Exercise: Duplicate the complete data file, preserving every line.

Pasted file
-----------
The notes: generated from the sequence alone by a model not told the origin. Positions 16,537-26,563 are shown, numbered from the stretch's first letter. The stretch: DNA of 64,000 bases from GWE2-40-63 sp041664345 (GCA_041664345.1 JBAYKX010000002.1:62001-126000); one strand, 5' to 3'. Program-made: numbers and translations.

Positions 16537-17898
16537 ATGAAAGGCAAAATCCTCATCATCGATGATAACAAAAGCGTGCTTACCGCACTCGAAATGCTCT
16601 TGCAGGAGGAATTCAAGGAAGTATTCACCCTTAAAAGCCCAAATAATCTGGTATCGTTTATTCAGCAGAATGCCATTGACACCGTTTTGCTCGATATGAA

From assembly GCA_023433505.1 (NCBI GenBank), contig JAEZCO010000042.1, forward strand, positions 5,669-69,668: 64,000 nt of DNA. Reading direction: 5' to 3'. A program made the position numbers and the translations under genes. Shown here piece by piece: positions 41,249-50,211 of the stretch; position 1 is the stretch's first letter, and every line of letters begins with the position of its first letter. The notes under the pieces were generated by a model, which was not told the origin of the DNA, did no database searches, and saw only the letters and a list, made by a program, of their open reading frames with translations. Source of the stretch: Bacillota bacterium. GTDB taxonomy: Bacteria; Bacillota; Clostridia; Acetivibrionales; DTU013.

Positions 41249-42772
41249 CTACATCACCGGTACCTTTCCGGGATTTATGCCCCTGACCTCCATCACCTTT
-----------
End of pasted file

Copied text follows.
The notes: generated from the sequence alone by a model not told the origin. Positions 16,537-26,563 are shown, numbered from the stretch's first letter. The stretch: DNA of 64,000 bases from GWE2-40-63 sp041664345 (GCA_041664345.1 JBAYKX010000002.1:62001-126000); one strand, 5' to 3'. Program-made: numbers and translations.

Positions 16537-17898
16537 ATGAAAGGCAAAATCCTCATCATCGATGATAACAAAAGCGTGCTTACCGCACTCGAAATGCTCT
16601 TGCAGGAGGAATTCAAGGAAGTATTCACCCTTAAAAGCCCAAATAATCTGGTATCGTTTATTCAGCAGAATGCCATTGACACCGTTTTGCTCGATATGAA

From assembly GCA_023433505.1 (NCBI GenBank), contig JAEZCO010000042.1, forward strand, positions 5,669-69,668: 64,000 nt of DNA. Reading direction: 5' to 3'. A program made the position numbers and the translations under genes. Shown here piece by piece: positions 41,249-50,211 of the stretch; position 1 is the stretch's first letter, and every line of letters begins with the position of its first letter. The notes under the pieces were generated by a model, which was not told the origin of the DNA, did no database searches, and saw only the letters and a list, made by a program, of their open reading frames with translations. Source of the stretch: Bacillota bacterium. GTDB taxonomy: Bacteria; Bacillota; Clostridia; Acetivibrionales; DTU013.

Positions 41249-42772
41249 CTACATCACCGGTACCTTTCCGGGATTTATGCCCCTGACCTCCATCACCTTT